The acoustic hemostasis sealing mechanism relies not on blood coagulation, but rather on the formation of a thermally coagulated collagen cap that adheres to the external elastic lamina and thereby seals the arteriotomy. This method of arteriotomy closure is noninvasive, acts on collagen naturally present in the adventitial and perivascular tissues, is unaffected by periprocedural anticoagulation therapy, is effective over a spectrum of wound and vessel sizes, and occurs in a matter of seconds.
In some embodiments, successful acoustic hemostasis treatment is promoted by: (1) adequate compression of the arteriotomy to obviate bleeding, and the consequential convective heat loss, during energy delivery, and to approximate the edges of the arteriotomy; (2) accurate spatial targeting of the ultrasound energy on the arteriotomy site; and (3) sufficient ultrasound energy to coagulate (denature) native collagen in the adventitial and perivascular tissues. In some embodiments, the ultrasonic systems described herein are designed to satisfy each of these requirements over a diverse patient population and to do so while accommodating the varying skill levels of users.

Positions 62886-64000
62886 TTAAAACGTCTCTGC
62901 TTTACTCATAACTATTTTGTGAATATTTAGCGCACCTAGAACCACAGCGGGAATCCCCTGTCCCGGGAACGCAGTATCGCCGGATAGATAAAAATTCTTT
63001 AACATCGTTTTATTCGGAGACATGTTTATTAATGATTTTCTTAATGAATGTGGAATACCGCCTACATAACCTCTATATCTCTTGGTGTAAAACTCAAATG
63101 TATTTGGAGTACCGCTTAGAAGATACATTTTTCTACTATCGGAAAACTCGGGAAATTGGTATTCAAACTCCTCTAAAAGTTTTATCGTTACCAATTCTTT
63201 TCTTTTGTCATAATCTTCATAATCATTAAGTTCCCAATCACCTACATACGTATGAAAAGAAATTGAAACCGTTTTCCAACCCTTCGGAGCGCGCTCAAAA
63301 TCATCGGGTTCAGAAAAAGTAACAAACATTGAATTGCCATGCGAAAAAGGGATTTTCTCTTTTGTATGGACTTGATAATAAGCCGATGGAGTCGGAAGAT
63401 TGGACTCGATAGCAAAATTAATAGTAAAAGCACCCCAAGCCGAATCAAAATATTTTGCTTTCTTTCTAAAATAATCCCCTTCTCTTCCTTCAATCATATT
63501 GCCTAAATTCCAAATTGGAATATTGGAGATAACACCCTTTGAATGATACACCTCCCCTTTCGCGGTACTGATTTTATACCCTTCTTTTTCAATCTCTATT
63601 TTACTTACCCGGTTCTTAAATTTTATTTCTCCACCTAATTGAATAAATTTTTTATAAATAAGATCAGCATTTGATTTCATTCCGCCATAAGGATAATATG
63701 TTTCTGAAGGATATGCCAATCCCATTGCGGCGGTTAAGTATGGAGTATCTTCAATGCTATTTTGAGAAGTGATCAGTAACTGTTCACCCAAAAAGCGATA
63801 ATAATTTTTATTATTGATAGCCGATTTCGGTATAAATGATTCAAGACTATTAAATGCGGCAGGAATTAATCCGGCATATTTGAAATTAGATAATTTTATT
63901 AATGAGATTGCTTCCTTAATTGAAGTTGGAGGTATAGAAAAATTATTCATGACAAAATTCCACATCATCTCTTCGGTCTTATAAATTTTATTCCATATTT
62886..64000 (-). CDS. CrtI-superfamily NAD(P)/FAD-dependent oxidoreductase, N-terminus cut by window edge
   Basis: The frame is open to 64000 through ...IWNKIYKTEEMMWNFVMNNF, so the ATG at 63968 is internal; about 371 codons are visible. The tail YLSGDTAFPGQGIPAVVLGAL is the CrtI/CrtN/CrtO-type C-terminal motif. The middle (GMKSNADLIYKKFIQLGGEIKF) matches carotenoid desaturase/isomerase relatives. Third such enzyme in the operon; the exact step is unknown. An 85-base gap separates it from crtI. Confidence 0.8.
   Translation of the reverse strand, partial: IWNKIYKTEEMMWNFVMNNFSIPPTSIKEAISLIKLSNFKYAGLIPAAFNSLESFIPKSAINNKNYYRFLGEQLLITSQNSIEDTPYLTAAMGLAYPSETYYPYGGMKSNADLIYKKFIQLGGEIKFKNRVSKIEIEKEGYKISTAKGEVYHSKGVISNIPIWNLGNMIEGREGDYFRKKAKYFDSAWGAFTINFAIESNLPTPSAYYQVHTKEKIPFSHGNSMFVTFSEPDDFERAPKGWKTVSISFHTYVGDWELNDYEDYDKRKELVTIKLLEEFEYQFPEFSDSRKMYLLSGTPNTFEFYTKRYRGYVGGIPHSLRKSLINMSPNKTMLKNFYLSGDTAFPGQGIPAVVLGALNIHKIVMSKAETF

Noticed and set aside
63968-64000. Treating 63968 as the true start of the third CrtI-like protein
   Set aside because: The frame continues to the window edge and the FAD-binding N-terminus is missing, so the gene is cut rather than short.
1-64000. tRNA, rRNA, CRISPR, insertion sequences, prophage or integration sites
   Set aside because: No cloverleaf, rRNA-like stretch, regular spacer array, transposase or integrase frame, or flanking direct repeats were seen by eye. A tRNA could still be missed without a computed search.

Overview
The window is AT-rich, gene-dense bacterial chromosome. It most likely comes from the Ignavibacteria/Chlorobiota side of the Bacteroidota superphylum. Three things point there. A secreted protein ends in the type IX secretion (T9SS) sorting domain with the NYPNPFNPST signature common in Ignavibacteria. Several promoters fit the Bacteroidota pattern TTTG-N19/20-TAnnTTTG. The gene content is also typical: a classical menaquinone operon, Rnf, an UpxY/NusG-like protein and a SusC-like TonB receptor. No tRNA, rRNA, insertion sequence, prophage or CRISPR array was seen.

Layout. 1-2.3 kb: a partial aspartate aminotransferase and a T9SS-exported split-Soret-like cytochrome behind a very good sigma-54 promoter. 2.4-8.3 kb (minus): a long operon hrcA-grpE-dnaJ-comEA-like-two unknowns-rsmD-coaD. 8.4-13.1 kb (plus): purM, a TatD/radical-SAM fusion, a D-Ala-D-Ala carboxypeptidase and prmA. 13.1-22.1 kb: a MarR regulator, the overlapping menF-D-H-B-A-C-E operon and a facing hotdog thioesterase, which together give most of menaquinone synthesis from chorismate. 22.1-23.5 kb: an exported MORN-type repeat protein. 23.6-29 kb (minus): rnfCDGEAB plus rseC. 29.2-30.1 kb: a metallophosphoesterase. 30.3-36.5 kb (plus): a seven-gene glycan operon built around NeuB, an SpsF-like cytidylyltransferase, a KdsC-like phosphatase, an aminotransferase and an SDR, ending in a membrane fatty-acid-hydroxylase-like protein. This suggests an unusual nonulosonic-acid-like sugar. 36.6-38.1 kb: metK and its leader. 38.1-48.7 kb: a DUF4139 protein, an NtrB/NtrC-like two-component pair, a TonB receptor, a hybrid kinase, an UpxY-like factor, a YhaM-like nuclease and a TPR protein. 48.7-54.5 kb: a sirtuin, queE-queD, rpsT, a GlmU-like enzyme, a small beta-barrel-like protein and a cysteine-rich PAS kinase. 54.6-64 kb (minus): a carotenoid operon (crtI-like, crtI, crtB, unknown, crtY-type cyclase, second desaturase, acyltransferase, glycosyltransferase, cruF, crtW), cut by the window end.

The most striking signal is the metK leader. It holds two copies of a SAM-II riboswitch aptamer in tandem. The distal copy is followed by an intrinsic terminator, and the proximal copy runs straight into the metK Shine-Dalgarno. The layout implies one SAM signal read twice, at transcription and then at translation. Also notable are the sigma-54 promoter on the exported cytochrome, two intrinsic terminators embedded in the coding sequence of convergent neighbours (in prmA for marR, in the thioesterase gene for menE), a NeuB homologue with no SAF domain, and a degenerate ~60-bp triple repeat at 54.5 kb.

In some embodiments, the ultrasonic system is intended for noninvasively sealing femoral arteriotomies and reducing time to hemostasis, ambulation and eligibility for hospital discharge in subjects who have undergone diagnostic or interventional catheterization procedures using an 8 French or smaller introducer sheath. However, the system may also be used for other purposes, with other subjects, and other catheterization procedures.
In some embodiments, the system and methods described herein may be used with other energy sources besides ultrasound sources. For example, in some embodiments, a radio frequency, microwave, optical, or thermal therapeutic applicator may be used. In some embodiments, the optical applicator may provide one or more of ultraviolet, visible, near-infrared, or infrared energy. In various embodiments, the thermal applicator may provide heating or cryogenic energy.